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Questions surround business park proposal

Paul Shockley

A proposed 23-acre business park billed as Craig’s “one-stop shop” for upstart technology firms will go before the city council within the next month, local officials said Wednesday.

But among the unanswered questions with the project, planners said, is they’re unsure what’s buried beneath the city-owned land where it’s proposed.

Jim Ferree, Craig city manager, also said it’s unknown who will pay for any clean-up or removal of unused sewer lines on the site. The site is a former sewer lagoon west of the Moffat County Public Safety Center, where Wallace Ralston, executive director of the Craig-Moffat County Economic Partnership, wants to develop the business park.

“We’re interested, but the city council has not discussed it yet,” Ferree said.

The partnership would be the developer and act as a landlord for the still vaguely defined business park, which would be funded largely on the back of grant monies, Ralston said.

The partnership has some $50,000 in grants from the U.S. Department of Commerce Economic Development Association.

Ralston said he would tap that same funding source to cover all remaining costs depending if, and to what extent, the city signs off on his ambitions for the land.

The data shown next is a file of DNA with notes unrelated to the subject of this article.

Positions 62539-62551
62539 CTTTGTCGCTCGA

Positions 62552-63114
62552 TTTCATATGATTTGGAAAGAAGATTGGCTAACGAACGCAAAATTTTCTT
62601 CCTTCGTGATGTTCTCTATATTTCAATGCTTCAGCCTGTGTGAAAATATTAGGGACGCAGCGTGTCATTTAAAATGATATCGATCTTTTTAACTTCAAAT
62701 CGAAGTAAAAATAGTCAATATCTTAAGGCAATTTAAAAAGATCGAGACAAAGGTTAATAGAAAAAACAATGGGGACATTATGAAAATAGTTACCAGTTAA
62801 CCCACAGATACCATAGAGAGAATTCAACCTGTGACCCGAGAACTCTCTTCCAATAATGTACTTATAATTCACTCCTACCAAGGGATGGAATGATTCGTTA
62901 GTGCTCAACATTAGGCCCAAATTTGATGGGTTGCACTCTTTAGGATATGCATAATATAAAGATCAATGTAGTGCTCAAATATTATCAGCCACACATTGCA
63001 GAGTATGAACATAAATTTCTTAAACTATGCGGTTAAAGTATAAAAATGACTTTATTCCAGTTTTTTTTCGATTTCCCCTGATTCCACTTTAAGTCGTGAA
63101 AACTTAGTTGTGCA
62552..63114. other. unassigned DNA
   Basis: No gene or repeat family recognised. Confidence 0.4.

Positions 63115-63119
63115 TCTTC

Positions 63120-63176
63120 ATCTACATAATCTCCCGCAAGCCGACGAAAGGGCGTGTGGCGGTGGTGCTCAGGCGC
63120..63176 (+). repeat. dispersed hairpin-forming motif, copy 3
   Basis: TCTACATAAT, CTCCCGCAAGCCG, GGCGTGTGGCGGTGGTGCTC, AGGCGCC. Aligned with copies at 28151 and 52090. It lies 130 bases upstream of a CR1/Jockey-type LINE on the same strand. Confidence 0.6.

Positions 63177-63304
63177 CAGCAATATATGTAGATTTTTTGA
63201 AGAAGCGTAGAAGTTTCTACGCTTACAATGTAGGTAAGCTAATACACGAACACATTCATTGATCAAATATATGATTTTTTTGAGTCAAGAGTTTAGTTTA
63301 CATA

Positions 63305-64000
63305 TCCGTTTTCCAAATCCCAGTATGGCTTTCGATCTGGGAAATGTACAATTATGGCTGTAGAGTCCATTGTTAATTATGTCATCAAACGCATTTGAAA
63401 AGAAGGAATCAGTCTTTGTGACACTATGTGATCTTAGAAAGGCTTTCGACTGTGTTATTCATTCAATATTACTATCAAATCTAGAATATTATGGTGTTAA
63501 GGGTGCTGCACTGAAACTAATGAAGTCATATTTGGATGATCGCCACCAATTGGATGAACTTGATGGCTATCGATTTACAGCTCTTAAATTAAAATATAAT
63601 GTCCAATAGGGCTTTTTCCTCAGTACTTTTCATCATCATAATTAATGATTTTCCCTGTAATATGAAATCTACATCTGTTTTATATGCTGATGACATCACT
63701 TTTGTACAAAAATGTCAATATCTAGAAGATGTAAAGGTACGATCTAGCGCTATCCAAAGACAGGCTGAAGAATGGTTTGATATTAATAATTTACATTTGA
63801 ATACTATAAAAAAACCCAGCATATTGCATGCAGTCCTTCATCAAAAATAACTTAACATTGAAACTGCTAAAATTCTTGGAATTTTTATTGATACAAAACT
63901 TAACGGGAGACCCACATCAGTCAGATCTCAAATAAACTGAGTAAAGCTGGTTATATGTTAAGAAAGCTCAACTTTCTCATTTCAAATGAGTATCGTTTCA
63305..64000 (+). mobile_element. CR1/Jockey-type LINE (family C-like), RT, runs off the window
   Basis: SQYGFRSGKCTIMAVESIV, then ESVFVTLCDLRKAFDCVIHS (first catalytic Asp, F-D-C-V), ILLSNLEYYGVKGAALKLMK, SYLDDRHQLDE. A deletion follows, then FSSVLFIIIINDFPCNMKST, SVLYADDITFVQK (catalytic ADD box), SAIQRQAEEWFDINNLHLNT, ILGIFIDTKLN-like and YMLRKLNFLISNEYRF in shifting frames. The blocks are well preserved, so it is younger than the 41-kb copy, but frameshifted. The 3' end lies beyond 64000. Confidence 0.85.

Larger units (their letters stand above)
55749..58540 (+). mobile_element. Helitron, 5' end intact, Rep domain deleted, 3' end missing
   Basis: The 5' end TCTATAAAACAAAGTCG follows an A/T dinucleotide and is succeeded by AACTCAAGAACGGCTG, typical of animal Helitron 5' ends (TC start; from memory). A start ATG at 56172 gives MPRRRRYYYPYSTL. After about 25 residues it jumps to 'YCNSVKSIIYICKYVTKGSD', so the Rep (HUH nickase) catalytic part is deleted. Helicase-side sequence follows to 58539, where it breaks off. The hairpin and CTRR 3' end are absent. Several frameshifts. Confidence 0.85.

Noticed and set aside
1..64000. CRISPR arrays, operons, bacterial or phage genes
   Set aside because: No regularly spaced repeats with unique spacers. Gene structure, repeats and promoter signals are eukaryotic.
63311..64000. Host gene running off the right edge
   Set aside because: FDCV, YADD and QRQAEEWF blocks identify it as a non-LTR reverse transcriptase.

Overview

“A 50,000-square-foot building, initially,” Ralston described his best-case scenario, or, “Wally’s world.”

Ralston said he would like to have the park built and opened midway through 2003. He added that the project could be developed without city or county cash. Ferree noted that no money for the project has been budgeted for next year.

The Craig Communications Business District one of three business parks outlined in the “Connect to Craig” community planning effort of two years ago would offer fledgling and start-up tech companies high-speed DSL and T-1 Internet access.

Ralston proposes to tap into that same Internet infrastructure, which now runs to the Public Safety Center. Water and sewer hook-up possibilities already exist for the site, Ferree said.

“We could also consider rent-free space for a period of time,” Ralston said, who added that his own non-profit partnership might move to the facility.

Prospective tenants include local tech firms, as well as new outside businesses currently being recruited, which he declined to name.

Other local business associations voiced support for the project. The new jobs are welcomed, provided that new large retailers or shopping malls aren’t invited to Craig, said Nadine Daszkiewicz, president of the downtown business association, and owner of the Kitchen Shop.

“I’m glad to see someone’s moving along on this,” she said.


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